Graduation Year


Document Type




Degree Granting Department

Computer Science and Engineering

Major Professor

Miguel A. Labrador, Ph.D.


Hidden Markov model, Traceband, Network measurement, Moving average, Network testbed, Dummynet


Available Bandwidth Estimation Techniques and Tools (ABETTs) have recently been envisioned as a supporting mechanism in areas such as compliance of service level agreements, network management, traffic engineering and real-time resource provisioning, flow and congestion control, construction of overlay networks, fast detection of failures and network attacks, and admission control. However, it is unknown whether current ABETTs can run efficiently in any type of network, under different network conditions, and whether they can provide accurate available bandwidth estimates at the timescales needed by these applications. This dissertation investigates techniques and tools able to provide accurate, low overhead, reliable, and fast available bandwidth estimations. First, it shows how it is that the network can be sampled to get information about the available bandwidth. All current estimation tools use either the probe gap model or the probe rate model sampling techniques.

Since the last technique introduces high additional traffic to the network, the probe gap model is the sampling method used in this work. Then, both an analytical and experimental approach are used to perform an extensive performance evaluation of current available bandwidth estimation tools over a flexible and controlled testbed. The results of the evaluation highlight accuracy, overhead, convergence time, and reliability performance issues of current tools that limit their use by some of the envisioned applications. Single estimations are affected by the bursty nature of the cross traffic and by errors generated by the network infrastructure. A hidden Markov model approach to end-to-end available bandwidth estimation and monitoring is investigated to address these issues. This approach builds a model that incorporates the dynamics of the available bandwidth. Every sample that generates an estimation is adjusted by the model.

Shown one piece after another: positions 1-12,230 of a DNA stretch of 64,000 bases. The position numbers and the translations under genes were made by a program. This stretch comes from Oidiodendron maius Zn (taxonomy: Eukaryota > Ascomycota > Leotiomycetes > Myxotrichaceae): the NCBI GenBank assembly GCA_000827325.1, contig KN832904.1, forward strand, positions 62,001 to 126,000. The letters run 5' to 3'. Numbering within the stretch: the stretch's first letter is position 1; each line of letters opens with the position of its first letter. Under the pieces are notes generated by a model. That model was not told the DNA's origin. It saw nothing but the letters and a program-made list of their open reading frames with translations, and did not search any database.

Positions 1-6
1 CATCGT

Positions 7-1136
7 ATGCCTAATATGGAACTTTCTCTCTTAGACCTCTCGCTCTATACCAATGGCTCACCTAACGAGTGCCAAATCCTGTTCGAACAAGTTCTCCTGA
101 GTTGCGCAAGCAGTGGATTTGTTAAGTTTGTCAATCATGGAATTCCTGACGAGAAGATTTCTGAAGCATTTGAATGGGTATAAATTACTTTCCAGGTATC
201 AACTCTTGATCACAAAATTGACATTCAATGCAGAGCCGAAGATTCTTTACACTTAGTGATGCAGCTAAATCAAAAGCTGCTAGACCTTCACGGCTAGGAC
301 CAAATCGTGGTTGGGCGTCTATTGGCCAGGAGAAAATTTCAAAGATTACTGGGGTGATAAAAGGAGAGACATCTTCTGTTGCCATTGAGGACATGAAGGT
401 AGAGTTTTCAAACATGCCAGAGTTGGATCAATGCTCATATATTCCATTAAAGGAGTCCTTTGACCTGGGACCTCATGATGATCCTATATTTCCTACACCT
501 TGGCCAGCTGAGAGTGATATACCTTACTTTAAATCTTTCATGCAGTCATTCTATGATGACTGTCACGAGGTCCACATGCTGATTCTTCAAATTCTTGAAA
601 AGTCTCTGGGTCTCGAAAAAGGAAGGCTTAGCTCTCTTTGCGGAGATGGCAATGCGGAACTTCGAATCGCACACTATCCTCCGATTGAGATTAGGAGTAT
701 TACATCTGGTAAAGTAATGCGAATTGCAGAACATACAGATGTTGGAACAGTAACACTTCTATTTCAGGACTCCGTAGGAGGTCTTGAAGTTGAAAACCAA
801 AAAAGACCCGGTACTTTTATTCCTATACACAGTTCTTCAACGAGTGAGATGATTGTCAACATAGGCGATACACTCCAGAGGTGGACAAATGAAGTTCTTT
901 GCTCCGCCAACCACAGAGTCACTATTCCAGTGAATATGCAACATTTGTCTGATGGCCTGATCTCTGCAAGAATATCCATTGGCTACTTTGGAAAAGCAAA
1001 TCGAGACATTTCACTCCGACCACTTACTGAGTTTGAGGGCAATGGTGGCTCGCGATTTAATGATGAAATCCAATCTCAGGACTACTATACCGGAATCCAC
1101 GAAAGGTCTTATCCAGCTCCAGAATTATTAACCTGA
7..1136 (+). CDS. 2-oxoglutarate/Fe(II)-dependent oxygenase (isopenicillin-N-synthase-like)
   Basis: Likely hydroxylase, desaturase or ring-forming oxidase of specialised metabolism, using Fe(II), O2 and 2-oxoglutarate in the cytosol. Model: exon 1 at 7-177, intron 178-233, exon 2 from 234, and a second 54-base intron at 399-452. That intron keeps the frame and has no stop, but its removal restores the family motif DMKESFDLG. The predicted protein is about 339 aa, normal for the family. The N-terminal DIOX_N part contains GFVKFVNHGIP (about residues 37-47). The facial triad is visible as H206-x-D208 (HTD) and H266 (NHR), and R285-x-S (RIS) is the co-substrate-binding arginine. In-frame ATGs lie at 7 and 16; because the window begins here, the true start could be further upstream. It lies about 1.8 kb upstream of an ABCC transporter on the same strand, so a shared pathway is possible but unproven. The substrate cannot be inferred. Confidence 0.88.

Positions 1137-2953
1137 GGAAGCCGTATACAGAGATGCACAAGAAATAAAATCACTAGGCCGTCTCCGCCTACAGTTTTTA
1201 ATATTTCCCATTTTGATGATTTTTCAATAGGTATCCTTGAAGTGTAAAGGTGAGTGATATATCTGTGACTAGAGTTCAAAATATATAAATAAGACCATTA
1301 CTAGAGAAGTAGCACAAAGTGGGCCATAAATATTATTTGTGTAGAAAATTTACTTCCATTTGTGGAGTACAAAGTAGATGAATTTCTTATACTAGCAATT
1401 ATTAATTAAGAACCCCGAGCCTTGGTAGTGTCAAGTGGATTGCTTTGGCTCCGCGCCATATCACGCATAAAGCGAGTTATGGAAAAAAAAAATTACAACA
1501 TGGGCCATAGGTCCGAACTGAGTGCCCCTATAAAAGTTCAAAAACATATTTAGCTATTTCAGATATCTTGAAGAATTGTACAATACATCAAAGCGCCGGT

This adjustment makes it possible to obtain acceptable estimation accuracy with a small number of samples and in a short period of time. Finally, the new approach is implemented in a tool called Traceband. The tool, written in ANSI C, is evaluated and compared with Pathload and Spruce, the best estimation tools belonging to the probe rate model and the probe gap model, respectively. The evaluation is performed using Poisson, bursty, and self-similar synthetic cross traffic and real traffic from a network path at University of South Florida. Results show that Traceband provides more estimations per unit time with comparable accuracy to Pathload and Spruce and introduces minimum probing traffic. Traceband also includes an optional moving average technique that smooths out the estimations and improves its accuracy even further.